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Re: Caching in Europe?

  • To: schwartz@localhost
  • From: Dave Morton <Dave.Morton@localhost
  • Date: Fri, 30 Apr 93 16:26:46 +0200
  • Cc: ripe@localhost
  • Resent-date: Fri, 30 Apr 93 16:34:29 +0200
  • Resent-from: Marten Terpstra <Marten.Terpstra@localhost
  • Resent-message-id: <9304301434.AA14187@localhost
  • Resent-sender: Marten.Terpstra@localhost
  • Resent-to: RIPE Discussion List ripe-list@localhost

I take your point ref: the differences between AFS sharing v. FTP access. 
And yes, I think members of RIPE are aware of the potential savings esp.
here in Europe where bandwidth tends to be very expensive. Then there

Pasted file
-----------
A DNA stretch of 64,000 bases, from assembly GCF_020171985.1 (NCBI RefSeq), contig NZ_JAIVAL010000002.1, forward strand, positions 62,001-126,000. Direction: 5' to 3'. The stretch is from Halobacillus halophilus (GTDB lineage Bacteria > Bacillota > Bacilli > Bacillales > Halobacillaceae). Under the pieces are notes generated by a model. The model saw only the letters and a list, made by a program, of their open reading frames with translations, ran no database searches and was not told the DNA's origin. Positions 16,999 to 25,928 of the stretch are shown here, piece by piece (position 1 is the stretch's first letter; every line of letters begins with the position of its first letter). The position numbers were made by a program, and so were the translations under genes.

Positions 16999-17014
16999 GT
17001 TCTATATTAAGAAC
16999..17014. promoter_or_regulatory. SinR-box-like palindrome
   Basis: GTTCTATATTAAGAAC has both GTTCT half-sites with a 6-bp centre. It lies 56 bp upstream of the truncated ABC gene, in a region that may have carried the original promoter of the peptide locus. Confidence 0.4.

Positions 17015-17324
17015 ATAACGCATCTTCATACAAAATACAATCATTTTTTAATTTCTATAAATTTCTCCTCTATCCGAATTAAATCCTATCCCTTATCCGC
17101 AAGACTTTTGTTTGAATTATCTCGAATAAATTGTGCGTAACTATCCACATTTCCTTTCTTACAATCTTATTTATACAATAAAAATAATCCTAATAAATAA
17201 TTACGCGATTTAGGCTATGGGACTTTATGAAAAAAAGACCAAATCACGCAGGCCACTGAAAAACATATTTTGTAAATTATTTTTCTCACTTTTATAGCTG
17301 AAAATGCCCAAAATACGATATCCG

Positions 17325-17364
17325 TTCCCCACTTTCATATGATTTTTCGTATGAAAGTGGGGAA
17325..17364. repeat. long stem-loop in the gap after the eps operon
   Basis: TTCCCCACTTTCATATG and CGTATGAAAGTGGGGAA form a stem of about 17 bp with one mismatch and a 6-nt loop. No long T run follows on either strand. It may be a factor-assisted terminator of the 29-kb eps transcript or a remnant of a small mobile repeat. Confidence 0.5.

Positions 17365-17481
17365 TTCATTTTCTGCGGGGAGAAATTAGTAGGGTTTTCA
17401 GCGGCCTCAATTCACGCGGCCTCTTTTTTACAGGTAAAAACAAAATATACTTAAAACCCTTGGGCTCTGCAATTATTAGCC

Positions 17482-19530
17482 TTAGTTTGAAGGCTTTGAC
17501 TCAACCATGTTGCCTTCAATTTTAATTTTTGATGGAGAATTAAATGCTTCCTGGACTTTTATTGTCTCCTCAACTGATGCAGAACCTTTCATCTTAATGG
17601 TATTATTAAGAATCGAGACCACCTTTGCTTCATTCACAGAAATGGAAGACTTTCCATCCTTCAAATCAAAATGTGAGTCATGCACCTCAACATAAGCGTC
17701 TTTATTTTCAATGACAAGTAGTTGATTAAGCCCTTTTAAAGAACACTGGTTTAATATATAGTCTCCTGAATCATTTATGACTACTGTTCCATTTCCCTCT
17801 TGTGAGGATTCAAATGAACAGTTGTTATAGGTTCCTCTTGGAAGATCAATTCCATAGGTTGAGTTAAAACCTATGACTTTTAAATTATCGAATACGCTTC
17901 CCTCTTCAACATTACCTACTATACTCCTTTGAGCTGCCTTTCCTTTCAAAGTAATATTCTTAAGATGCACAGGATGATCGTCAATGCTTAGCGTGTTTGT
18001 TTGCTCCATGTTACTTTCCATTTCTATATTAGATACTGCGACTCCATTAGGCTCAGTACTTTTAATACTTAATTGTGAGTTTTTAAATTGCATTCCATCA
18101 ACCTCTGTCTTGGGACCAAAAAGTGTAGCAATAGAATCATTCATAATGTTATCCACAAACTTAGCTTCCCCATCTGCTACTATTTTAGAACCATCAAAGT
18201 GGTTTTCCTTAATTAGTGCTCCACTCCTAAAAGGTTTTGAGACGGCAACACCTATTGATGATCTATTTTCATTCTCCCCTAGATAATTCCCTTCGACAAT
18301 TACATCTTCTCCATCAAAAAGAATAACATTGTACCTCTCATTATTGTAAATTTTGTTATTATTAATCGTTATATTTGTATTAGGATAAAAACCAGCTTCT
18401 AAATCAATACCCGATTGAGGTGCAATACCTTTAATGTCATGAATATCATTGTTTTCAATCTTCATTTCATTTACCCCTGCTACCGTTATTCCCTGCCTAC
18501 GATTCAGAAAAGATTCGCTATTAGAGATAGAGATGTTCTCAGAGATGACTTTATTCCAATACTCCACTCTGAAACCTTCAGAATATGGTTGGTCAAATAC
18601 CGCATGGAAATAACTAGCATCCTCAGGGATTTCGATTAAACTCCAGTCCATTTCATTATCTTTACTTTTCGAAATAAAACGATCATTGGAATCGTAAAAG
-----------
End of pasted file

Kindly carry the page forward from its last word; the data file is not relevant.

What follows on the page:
is also the matter of educating end users - that would also help and I
feel we've not done a great job of it.
Best regards,

>> From: Dave Morton <Dave.Morton@localhost
>> To: ripe@localhost, schwartz@localhost
>> Subject: Re:  Caching in Europe?
>> Mike,
>> How would this compare to AFS for example ?
>AFS does whole file caching at each client, primarily to reduce file
>server load.  In conrtrast, our study suggests placing caches within
>the network to reduce duplicate transmissions across individual links.
>AFS evolved from a system originally built to support easy access to
>files from anywhere in a moderately large university community.  In
>such an environment there isn't much widespread sharing - most files
>are accessed by one or a handful of users working on a project
>together, as opposed to thousands of sites retrieving the same popular
>FTP files.  In our study we found that half of all FTP data by volume
>crossing a particular network link were duplicate transmissions of
>files that had previously traversed that link.
> - Mike